# Force required to keep a wooden block from sliding on a rough incline

## Homework Statement

This thing was a part of an entire question . I solved the other parts but I don't know why I am messing up here .

Force required to keep a wooden block from sliding on a rough incline with coefficient of friction μ

## Homework Equations

Force on a block on an inclined plane ,
towards the ground : m*g*sin(θ)
due to friction in opposite direction of the above force is m*g*cos(θ)
where m is the mass of the block , g is the gravitational acceleration and θ is the angle the incline makes with the horizontal.

## The Attempt at a Solution

So I pictured something like this
Initially
http://awwapp.com/s/38/18/09.png [Broken]

Now if I apply a force to stop the block from sliding the FBD should be something like this
http://awwapp.com/s/5a/44/08.png [Broken]

So the force I have to apply ( the blue one ) should be Force due to gravity - Force due to friction
F = mg(sin(θ) -μcos(θ))
F = μ*m*g*cos(θ)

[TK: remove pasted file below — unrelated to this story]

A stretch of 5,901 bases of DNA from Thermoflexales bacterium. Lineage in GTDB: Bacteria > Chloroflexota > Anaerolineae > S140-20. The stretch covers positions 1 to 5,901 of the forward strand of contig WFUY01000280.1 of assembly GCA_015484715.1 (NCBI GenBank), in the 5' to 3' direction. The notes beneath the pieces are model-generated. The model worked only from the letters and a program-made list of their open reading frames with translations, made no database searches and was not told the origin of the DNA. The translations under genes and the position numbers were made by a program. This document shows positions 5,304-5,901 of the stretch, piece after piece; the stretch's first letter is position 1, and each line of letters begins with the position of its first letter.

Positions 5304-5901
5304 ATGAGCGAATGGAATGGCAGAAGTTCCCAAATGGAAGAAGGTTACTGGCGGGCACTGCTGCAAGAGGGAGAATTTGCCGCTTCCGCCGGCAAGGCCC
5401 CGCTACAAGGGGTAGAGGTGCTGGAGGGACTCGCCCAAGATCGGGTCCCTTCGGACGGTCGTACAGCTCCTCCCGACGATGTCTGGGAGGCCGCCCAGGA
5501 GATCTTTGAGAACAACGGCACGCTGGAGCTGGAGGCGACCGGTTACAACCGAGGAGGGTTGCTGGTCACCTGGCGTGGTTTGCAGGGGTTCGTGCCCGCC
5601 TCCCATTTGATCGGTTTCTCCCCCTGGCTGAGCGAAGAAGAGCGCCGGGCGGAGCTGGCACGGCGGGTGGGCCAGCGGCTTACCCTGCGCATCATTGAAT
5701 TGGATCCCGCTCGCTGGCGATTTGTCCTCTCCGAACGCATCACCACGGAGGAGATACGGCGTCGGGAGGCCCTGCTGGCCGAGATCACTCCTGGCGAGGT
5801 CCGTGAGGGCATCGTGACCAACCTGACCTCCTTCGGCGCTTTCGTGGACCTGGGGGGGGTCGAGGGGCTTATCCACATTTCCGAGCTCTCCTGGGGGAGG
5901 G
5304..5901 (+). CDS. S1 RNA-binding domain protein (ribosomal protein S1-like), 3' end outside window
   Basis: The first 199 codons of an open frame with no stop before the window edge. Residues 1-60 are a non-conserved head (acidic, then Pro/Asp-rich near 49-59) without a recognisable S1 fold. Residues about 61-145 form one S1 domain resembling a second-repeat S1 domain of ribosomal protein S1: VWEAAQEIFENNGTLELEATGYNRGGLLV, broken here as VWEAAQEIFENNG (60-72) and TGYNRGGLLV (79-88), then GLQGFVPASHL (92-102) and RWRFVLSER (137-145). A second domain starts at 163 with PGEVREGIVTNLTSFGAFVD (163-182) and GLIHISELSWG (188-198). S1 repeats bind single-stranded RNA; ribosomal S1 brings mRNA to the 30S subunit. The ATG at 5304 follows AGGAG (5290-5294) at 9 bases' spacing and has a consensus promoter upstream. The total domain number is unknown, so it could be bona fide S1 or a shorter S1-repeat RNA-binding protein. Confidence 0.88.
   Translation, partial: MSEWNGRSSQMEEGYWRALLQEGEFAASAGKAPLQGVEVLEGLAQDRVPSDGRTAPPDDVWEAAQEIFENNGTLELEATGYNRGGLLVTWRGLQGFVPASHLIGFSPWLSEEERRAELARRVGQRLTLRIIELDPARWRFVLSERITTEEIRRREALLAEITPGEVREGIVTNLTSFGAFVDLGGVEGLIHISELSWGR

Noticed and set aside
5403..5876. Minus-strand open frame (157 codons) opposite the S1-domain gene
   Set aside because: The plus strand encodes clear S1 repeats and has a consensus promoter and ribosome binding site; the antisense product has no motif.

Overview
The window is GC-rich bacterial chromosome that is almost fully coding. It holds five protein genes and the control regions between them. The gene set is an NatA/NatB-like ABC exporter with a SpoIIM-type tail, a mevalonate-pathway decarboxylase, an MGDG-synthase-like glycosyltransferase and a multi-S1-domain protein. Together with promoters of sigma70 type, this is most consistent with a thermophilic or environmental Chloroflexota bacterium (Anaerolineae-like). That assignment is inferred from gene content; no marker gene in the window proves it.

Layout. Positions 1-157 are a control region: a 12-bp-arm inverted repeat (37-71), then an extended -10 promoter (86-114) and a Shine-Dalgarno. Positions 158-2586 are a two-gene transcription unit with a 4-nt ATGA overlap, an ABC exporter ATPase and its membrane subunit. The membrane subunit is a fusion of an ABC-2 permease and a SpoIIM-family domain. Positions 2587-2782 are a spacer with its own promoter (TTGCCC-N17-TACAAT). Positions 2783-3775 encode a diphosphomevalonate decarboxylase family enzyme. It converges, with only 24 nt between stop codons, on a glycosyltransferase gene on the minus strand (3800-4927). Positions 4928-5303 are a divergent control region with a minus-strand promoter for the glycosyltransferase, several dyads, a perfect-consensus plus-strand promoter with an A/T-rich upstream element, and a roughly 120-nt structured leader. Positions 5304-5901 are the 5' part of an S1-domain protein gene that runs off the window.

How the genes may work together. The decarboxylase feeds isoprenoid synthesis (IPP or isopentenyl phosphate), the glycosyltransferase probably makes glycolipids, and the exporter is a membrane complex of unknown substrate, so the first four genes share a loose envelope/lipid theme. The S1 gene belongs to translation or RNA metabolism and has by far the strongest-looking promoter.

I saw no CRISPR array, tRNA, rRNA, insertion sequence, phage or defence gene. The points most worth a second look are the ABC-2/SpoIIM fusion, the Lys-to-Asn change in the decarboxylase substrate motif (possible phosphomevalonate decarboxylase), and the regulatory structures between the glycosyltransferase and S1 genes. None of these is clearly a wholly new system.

How is this possible

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Doc Al
Mentor
I'd say you were correct. If this is a textbook problem, what textbook is it?

@Doc Al It's actually a Test prep book published by a very well known publisher in my country at least . This question was part of the actual test held in 2012 . The question goes like
The minimum force required to move a body up an inclined plane is three times the minimum force required to prevent it from sliding down the plane. If the coefficient of friction between the body and the inclined plane is 1/(2*sqrt(3)) angle of the inclined plane is
a> 60 degrees
b> 45 degrees
c> 30 degrees
d> 15 degrees

The answer in the key is 30 degrees

Doc Al
Mentor
The answer in the key is 30 degrees